Every week I get requests for my availability as captain for a “charter”, often to take out paying passengers. This is followed up by a couple of questions from me:
- Does your boat have all legally-required items?
- Have you taken out paying passengers in the past?
The list of required UPV items is long and is not well known at all. I finally spent quite a bit of time and effort going through the CFRs and compiled a two-page spreadsheet for use by my clients. Actually two versions – one for vessels less that 100 Gross Register Tons (GRT), and another for 100-300 GRT (which are 12-Packs – and require a Master aboard). For the captain who just got their Operator of Uninspected Passenger Vessel (OUPV) credential, they would have no idea of the complex regs and would probably unknowingly cut corners anyway – they just want to take some folks fishing on their little Bayliner.
Here is a partial, brief list of what is required for a less than 100 Gross Ton 6-Pack vessel:
- Licensed operator, with original MMC on board (two if overnight)
- Current and original state reg (if LT 5 GRT) or Cert of Documentation, endorsed for Coastwise Trade (NOT Recreational, and MARAD waiver if not US-built)
- Drug & alcohol testing program in effect
- Knowledge of accident reporting requirements
- If greater than 20m – VHF radios, FCC license, Restricted Radio Operator Permit, Class A AIS, other requirements if operated in a VTS (like San Francisco Bay Area)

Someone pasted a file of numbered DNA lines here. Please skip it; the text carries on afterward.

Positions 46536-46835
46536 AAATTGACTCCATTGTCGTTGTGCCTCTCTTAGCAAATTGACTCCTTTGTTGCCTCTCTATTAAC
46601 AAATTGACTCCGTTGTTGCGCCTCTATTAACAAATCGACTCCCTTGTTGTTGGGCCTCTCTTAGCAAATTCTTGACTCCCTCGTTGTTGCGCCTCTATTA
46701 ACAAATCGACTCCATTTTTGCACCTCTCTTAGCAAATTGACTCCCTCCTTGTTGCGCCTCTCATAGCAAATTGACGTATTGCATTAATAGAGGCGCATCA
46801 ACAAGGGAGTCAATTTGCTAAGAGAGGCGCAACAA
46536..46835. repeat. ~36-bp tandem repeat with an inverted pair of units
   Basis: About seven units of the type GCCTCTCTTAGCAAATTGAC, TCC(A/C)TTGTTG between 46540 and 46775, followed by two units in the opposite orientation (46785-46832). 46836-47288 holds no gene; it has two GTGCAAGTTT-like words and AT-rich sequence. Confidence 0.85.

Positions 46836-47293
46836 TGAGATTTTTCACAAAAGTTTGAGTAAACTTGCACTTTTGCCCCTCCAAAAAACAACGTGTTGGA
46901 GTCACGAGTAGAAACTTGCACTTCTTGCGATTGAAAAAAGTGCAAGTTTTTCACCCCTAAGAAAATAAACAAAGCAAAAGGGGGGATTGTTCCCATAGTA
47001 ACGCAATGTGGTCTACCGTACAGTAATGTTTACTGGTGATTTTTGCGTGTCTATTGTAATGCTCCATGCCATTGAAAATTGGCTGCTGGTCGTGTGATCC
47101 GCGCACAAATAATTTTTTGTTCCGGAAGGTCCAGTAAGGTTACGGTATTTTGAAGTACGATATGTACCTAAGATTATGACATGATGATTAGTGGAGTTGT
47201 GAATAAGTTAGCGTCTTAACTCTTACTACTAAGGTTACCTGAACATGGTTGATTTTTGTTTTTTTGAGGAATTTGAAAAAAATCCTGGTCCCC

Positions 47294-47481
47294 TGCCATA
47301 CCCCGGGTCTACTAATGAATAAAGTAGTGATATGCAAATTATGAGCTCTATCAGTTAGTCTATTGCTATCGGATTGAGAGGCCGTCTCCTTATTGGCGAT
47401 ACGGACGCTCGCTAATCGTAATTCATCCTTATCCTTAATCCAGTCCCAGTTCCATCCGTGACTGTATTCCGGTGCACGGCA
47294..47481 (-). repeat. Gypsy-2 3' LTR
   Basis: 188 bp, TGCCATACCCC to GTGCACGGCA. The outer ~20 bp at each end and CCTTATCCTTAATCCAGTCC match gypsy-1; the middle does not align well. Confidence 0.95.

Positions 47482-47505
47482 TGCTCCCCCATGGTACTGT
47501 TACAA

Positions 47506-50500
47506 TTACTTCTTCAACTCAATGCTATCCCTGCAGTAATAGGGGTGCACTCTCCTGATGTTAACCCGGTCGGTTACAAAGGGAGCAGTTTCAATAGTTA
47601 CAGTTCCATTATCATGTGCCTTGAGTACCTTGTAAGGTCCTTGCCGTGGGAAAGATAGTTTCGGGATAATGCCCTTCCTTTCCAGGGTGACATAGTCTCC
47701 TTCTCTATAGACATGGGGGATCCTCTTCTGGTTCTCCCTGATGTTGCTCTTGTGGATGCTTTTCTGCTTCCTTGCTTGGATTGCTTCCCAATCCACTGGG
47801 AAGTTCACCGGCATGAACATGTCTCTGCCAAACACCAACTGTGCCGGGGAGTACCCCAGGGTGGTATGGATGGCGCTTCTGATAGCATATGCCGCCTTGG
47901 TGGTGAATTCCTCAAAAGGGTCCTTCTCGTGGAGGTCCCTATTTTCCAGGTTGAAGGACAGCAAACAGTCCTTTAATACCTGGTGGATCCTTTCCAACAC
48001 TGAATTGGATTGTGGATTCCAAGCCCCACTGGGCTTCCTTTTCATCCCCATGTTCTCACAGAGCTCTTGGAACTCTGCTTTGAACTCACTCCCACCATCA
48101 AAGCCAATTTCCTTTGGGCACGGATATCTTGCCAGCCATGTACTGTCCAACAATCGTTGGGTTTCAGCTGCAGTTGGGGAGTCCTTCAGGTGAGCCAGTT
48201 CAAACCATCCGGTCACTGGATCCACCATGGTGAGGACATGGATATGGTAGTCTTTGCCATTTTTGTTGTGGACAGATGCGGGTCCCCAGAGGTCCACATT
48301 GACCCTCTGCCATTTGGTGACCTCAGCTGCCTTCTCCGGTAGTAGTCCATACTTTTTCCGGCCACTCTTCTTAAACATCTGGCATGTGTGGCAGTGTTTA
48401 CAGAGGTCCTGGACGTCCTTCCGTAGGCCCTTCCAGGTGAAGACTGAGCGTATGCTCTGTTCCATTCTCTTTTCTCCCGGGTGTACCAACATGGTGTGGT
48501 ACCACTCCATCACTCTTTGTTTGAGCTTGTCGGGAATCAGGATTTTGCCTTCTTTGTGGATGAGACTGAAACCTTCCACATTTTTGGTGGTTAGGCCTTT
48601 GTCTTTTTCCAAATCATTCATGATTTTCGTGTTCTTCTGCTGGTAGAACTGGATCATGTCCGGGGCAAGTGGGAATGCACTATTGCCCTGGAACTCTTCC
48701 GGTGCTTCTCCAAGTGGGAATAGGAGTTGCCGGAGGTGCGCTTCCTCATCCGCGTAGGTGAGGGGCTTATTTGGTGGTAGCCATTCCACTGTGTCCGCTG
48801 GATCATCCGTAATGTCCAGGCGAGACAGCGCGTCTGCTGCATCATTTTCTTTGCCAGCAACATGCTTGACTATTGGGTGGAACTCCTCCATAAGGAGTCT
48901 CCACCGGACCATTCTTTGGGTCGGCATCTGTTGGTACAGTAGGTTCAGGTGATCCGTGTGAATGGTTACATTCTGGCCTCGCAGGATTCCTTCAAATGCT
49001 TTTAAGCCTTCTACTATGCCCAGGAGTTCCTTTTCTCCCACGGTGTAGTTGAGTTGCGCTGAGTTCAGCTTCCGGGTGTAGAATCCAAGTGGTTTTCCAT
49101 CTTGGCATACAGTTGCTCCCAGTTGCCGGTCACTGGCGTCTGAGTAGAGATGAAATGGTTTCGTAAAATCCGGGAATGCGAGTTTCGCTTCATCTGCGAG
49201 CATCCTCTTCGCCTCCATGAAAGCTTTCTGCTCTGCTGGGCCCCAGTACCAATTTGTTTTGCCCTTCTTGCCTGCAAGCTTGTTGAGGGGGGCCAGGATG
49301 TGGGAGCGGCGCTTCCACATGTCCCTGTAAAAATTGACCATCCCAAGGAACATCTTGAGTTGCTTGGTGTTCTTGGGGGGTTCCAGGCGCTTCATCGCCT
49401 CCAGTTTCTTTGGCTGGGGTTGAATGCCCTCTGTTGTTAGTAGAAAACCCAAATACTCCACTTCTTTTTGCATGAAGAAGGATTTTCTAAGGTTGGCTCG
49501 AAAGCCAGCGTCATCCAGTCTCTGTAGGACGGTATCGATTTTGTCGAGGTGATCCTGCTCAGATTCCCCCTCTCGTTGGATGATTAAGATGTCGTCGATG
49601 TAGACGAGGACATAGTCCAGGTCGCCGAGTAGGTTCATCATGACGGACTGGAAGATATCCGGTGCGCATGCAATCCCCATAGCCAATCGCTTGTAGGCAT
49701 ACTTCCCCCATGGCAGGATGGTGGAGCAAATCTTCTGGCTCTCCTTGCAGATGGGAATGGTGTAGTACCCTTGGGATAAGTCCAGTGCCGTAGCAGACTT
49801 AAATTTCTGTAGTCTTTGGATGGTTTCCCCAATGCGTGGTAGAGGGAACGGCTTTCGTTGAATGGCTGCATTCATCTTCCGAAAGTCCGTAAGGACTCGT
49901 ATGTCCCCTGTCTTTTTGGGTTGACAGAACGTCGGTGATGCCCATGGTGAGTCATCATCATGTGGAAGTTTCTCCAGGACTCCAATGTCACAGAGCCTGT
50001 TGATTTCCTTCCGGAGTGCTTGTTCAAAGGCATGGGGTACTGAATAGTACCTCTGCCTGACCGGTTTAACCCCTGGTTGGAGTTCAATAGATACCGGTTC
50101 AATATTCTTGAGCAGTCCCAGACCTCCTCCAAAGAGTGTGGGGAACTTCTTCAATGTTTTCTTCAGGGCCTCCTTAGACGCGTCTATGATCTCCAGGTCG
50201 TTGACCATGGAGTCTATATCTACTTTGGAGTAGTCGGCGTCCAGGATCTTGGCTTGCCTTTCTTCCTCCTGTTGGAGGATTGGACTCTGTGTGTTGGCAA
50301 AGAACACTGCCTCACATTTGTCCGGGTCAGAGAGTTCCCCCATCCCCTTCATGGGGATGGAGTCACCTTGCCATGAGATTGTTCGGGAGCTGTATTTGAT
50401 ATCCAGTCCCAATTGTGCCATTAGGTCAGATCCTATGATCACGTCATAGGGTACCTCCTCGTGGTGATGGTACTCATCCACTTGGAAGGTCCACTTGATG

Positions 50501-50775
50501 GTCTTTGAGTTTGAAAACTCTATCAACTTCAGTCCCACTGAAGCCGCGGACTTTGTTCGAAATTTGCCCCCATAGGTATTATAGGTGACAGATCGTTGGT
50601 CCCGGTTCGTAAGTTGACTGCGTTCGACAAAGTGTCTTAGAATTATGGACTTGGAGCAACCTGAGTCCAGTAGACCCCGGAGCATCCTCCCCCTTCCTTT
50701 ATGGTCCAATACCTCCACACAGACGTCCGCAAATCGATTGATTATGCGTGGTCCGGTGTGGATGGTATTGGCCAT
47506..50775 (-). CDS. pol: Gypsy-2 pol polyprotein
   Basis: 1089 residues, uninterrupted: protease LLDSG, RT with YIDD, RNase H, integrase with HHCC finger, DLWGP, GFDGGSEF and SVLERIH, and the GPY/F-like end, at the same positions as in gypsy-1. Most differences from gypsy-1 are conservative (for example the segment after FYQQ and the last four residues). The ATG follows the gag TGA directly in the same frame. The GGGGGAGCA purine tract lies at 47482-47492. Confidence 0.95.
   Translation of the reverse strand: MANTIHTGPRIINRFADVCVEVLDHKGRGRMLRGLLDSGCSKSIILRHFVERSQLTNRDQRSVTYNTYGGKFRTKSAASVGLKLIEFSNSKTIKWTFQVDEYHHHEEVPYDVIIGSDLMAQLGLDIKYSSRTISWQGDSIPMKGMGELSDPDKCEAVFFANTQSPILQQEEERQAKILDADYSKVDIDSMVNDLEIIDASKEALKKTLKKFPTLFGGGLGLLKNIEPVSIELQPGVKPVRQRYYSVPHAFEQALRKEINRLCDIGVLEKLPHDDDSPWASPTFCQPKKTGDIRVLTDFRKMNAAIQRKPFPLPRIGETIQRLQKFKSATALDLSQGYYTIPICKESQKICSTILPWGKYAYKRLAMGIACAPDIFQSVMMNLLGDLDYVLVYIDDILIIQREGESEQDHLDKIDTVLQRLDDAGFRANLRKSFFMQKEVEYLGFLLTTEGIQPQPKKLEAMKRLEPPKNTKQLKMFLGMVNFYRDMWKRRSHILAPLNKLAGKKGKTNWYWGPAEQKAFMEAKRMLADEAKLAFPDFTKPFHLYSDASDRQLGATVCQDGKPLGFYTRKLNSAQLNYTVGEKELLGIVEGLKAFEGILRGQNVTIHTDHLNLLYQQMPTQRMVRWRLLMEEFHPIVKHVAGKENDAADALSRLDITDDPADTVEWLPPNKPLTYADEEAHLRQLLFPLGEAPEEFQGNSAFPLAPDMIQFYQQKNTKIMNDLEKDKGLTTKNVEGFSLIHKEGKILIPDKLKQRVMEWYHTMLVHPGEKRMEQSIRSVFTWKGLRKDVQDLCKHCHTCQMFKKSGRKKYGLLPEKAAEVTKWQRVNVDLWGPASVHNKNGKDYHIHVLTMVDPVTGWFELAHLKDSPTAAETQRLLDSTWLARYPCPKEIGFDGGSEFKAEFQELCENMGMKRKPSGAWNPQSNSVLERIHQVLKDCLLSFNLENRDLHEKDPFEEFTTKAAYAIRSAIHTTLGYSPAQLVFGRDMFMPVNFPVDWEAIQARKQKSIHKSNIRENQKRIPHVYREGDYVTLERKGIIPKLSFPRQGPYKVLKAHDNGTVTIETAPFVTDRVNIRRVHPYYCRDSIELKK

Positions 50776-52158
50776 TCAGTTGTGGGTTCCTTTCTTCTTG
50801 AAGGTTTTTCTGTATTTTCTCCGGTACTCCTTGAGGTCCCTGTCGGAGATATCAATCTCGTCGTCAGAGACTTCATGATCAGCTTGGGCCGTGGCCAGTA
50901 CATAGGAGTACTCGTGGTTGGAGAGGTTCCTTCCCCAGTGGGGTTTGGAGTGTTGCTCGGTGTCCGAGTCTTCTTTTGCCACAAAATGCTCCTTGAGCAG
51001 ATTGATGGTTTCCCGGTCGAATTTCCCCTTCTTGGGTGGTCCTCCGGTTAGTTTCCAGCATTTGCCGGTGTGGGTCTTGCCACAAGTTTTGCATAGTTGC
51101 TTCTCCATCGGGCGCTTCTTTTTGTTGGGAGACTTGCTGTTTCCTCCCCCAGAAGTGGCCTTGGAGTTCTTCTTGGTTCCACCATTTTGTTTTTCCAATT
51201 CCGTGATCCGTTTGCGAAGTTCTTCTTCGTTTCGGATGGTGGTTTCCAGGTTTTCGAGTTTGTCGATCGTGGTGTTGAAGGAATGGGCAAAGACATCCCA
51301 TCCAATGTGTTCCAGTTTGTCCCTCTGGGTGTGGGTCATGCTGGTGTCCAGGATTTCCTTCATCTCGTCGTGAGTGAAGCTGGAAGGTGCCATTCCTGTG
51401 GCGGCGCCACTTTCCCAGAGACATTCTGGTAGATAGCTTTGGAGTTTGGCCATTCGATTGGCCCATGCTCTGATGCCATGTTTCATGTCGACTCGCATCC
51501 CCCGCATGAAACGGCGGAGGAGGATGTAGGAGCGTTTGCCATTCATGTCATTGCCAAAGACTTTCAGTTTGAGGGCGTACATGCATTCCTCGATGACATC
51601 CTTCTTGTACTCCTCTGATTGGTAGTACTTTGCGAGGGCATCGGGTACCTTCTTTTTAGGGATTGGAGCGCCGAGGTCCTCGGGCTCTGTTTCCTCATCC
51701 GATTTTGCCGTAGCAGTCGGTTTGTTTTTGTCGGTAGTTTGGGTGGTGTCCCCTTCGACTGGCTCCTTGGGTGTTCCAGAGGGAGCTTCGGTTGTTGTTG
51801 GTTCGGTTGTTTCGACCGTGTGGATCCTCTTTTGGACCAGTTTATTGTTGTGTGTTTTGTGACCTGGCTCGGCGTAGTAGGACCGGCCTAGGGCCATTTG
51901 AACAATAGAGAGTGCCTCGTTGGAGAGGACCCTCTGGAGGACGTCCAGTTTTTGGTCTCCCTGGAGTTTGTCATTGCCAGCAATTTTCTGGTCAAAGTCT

- Up to date charts, Coast Pilot, Light List, Tide and Current Tables, Navigation Rules
- Navigation lights (Matte black inboard screens if greater than 20m)
- Sound producing device, and bell if over 12m
- Various required placards (oil, pollution, waste management plan)
- Certified marine sanitation device
- Type I PFDs (this is a very common violation – Type II or III not allowed)
- Ring buoy, 20″ OD minimum, orange for ocean routes
- Visual distress signals, not expired
- Fire extinguishers – proper size and quantity
- Blower and backfire flame arrestor for gasoline engines
- Safety orientation made prior to each journey
- Passenger count left ashore
- Emergency instructions posted
- All systems properly engineered and operational
The other area which is a real problem is illegally run charter boats. The USCG defines a “bareboat charter” as one which has a maximum of 12 passengers, and where the charterer assumes full command of the boat. Also, the owner cannot provide the captain and also cannot be aboard.
The popular online boat rental sites like Boatsetter and GetMyBoat have many boats for rent with “captain provided”. This is not allowed, and these sites get around this requirement by having pre-approved captains who can be hired. But, by law, the renter is allowed to use any captain they want or none at all. At most, the owner can specify a minimum qualification for the captain. If an advertisement includes requiring a supplied captain or the owner to be aboard, then it is a UPV and is limited to 6 passengers and all of the items in the above list are required.
It is difficult to comply with the regulations if you don’t know them, and the USCG doesn’t make it too easy to learn what is required. But ignorance of the law is no excuse – violators are subject to a civil penalty fine of $60,000 or more for non-compliance. Feel free to reach out to me if you are considering operating a UPV and want to learn more. Happy to help.